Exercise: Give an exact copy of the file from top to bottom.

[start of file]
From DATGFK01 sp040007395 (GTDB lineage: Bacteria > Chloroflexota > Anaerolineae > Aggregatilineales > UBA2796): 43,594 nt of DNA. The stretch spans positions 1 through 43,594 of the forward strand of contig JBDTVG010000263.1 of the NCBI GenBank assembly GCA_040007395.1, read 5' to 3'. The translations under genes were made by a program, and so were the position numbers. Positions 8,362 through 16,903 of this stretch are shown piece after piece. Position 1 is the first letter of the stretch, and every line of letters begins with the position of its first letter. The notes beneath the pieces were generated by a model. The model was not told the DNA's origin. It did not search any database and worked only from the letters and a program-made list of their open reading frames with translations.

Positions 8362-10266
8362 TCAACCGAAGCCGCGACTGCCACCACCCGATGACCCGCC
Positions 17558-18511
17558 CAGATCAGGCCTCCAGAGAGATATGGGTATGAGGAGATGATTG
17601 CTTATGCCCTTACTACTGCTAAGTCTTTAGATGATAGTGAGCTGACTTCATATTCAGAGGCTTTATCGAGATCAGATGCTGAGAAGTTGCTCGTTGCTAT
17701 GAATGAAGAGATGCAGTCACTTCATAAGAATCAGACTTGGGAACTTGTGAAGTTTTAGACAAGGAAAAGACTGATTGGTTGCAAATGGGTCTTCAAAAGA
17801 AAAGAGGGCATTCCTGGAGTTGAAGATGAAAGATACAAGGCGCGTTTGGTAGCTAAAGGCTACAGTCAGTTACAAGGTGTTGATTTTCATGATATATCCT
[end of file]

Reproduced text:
From DATGFK01 sp040007395 (GTDB lineage: Bacteria > Chloroflexota > Anaerolineae > Aggregatilineales > UBA2796): 43,594 nt of DNA. The stretch spans positions 1 through 43,594 of the forward strand of contig JBDTVG010000263.1 of the NCBI GenBank assembly GCA_040007395.1, read 5' to 3'. The translations under genes were made by a program, and so were the position numbers. Positions 8,362 through 16,903 of this stretch are shown piece after piece. Position 1 is the first letter of the stretch, and every line of letters begins with the position of its first letter. The notes beneath the pieces were generated by a model. The model was not told the DNA's origin. It did not search any database and worked only from the letters and a program-made list of their open reading frames with translations.

Positions 8362-10266
8362 TCAACCGAAGCCGCGACTGCCACCACCCGATGACCCGCC
Positions 17558-18511
17558 CAGATCAGGCCTCCAGAGAGATATGGGTATGAGGAGATGATTG
17601 CTTATGCCCTTACTACTGCTAAGTCTTTAGATGATAGTGAGCTGACTTCATATTCAGAGGCTTTATCGAGATCAGATGCTGAGAAGTTGCTCGTTGCTAT
17701 GAATGAAGAGATGCAGTCACTTCATAAGAATCAGACTTGGGAACTTGTGAAGTTTTAGACAAGGAAAAGACTGATTGGTTGCAAATGGGTCTTCAAAAGA
17801 AAAGAGGGCATTCCTGGAGTTGAAGATGAAAGATACAAGGCGCGTTTGGTAGCTAAAGGCTACAGTCAGTTACAAGGTGTTGATTTTCATGATATATCCT